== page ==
Surkhandarya Water Project

Location:

Uzbekistan

Project number:

50979

Business sector:

Municipal and environmental infrastructure

Notice type:

State

Environmental category:

B

Approval date:

02 Sep 2020

Status:

Passed Final Review, Pending Approval

PSD disclosed:

14 Aug 2019

Project Description

Provision of a sovereign loan of up to USD 50 million (EUR 45 million) to the Republic of Uzbekistan for the benefit of State Unitary Enterprise Surkhandarya Suvokova (the "Company") to finance the rehabilitation of water infrastructure in Surkhandarya region (the "Project").

Project Objectives

The Project is expected to improve water quality and increase the efficiency of water infrastructure.

Transition Impact

ETI score: 61

        Primary Quality - Green. The Project is expected to enhance resilience to climate change and enable sustainable and efficient use of water by restoring supply of water to rural areas, increasing the number of people connected to the centralised water supply network and reducing water losses and;

        Secondary Quality - Resilient. The Project will focus on financial and operational improvements to secure operating and maintenance cost recovery and contribute to sustainability of infrastructure assets.

Client Information

UZBEKISTAN SOVEREIGN

EBRD Finance Summary

USD 50,000,000.00

Total Project Cost

USD 60,000,000.00

Environmental and Social Summary

Categorised B (EBRD's ESP 2014). The Environmental and Social Due Diligence (ESDD) phase of the proposed PIP was carried out as part of the feasibility study by an independent international consultant. It included a review of current Environmental and Social (E&S) practices, an assessment of the Project's potential E&S impacts and a review of the Company's E&S provisions and management capacities.

 

PIP together with ESAP will enable a larger proportion (total of 230,000 people, including 80000 new connections) of the local population to access reliable clean drinking water and achieve compliance with national and EU drinking water quality standards. Still long term investments will be required for large scale extensions and improvements to the water supply system to achieve compliance with the national and EU requirements for the whole population. These further expansion and improvements to the water supply system need to be included in the long term investment programme. At this time the financing for the long-term investment programme from the Companies' own revenues cannot be confirmed and no potential sources of external funding has been identified. Therefore, on account of constraints arising from affordability and limited financial resources, derogation will be sought from the EBRD's Environmental and Social Policy (2014).

 

Issues with the current water supply in the Surkhandarya Region include insufficient capacity and the technical deterioration of water distribution infrastructure. Drinking water is of poor quality (exceeding limits for sulphates, turbidity and coliform parameters) due to the network's poor condition, low efficiency of water disinfection and inadequate quality of water treatment. Water quality monitoring is sporadic and inefficient. The Company's E&S management systems are inadequate and require improvement. Overall, a number of non-compliance issues were identified during the ESDD phase, which will be mostly addressed by corrective measures included in the ESAP.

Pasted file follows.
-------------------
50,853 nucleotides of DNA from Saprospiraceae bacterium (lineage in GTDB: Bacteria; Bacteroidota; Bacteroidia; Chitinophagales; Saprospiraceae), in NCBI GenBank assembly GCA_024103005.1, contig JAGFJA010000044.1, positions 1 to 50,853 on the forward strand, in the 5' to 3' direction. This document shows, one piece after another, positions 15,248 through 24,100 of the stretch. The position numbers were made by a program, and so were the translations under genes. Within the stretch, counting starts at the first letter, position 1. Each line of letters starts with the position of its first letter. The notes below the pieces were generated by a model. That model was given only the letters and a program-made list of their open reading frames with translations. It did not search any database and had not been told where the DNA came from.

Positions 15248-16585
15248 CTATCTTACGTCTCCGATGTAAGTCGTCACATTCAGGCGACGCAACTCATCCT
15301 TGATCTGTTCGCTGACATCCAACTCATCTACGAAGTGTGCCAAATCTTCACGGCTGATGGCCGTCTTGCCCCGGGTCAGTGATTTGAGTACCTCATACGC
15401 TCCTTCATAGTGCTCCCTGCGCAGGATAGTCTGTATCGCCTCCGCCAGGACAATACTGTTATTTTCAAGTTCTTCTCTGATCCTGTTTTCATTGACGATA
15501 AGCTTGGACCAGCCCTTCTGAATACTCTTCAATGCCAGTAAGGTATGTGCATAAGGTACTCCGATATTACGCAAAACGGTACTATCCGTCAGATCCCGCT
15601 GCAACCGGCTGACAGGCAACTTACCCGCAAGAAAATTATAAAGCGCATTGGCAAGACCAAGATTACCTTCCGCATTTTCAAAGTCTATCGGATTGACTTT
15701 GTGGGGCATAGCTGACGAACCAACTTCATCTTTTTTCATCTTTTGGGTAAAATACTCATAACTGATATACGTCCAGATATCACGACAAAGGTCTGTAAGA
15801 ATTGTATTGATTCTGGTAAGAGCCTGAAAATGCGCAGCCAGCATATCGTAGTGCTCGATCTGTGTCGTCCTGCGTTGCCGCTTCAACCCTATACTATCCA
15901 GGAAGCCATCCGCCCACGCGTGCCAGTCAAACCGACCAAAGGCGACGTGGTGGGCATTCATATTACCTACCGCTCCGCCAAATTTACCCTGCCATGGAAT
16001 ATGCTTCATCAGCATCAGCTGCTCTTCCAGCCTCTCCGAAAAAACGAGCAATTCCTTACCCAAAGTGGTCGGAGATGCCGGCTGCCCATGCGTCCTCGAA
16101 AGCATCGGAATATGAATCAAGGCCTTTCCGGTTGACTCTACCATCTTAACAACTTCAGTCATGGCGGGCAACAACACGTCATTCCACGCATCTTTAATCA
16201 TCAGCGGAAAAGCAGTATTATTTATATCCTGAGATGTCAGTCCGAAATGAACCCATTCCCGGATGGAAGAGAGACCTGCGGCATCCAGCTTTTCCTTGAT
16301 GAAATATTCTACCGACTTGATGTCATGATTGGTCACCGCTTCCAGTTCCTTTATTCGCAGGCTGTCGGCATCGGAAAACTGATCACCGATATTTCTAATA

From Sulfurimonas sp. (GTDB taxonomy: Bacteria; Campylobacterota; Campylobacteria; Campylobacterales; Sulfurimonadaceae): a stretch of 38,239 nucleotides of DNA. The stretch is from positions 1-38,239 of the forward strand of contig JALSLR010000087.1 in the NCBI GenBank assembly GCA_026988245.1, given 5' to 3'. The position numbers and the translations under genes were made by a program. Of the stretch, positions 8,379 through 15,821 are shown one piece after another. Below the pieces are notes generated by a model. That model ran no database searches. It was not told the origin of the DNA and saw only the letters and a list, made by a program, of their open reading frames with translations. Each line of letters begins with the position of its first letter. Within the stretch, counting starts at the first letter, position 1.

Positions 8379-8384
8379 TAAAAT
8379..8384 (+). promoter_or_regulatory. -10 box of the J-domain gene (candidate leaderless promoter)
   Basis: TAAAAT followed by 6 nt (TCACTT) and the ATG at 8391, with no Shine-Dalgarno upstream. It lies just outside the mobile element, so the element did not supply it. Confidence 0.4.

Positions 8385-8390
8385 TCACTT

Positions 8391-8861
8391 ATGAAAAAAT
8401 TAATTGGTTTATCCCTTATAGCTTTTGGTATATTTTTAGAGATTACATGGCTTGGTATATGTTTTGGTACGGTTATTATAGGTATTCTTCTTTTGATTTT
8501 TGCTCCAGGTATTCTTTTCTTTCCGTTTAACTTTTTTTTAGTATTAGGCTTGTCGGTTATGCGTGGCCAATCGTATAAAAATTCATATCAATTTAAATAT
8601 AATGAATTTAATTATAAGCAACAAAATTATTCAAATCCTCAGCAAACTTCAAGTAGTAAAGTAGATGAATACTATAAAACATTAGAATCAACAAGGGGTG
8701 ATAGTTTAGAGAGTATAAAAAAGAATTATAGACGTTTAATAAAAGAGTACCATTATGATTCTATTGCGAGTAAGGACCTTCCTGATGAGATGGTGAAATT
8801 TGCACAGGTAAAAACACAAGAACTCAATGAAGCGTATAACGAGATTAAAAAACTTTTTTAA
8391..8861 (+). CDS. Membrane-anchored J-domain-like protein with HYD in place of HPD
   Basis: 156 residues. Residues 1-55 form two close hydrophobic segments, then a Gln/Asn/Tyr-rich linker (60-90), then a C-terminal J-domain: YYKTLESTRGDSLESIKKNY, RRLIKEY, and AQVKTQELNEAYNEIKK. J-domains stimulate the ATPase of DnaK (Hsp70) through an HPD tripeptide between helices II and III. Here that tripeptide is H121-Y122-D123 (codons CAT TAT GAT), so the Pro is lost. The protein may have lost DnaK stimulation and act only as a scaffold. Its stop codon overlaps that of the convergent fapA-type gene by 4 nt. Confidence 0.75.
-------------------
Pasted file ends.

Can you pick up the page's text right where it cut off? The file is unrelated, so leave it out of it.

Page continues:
For the population covered under the PIP, to ensure the necessary degree of water treatment, the Company will be required to undertake consistent water chlorination in accordance with the norms, while the compliance with national and EU potable water standards for turbidity and sulphates can be achieved by diluting the water from the existing source with the water from the new underground sources (where the water quality parameters are satisfactory). Enhanced water quality monitoring will also be introduced.

 

The Project's negative impacts are mostly of a short-term nature and relate to its construction stage. Most impacts will be localised within construction sites, apart from investments related to modernising water mains and distribution networks. These impacts include noise generated by equipment, local short-term increases in traffic intensity and corresponding increases in air pollution levels, soil and landscape disturbances during excavation works, and potential temporary economic displacement. The proper organization of works can mitigate these impacts.

 

The ESDD phase has concluded that the PIP's overall implementation will result in long term positive social impacts through the provision of better services to the population. These include improving water supply services, creating possibilities for new connections to the water supply system, raising drinking water quality to meet national and EU standards, reducing sanitary and epidemiological risks, tangibly reducing water losses, and improving occupational safety and working conditions for Company personnel.

 

If all the additional measures (chlorination, proper operational mode of water supply, proper water quality monitoring and immediate follow-up measures) are fully implemented in line with the ESAP, it is expected that the improved water quality will satisfy both local and EU requirements. The ESAP also requires the Company to implement a number of improvements designed to meet the EBRD's PRs, inter alia, increasing the Company's EHS capacity, developing of EHS procedures relating to the main EHS risks, instituting HR policies, including introducing worker grievance mechanisms, developing a contractors' EHS and labour management and monitoring programme, and implementing the SEP together with a public grievance mechanism. An ESAP has been developed to address any E&S impacts and shortcomings, to be agreed upon with the Company prior to the Board meeting.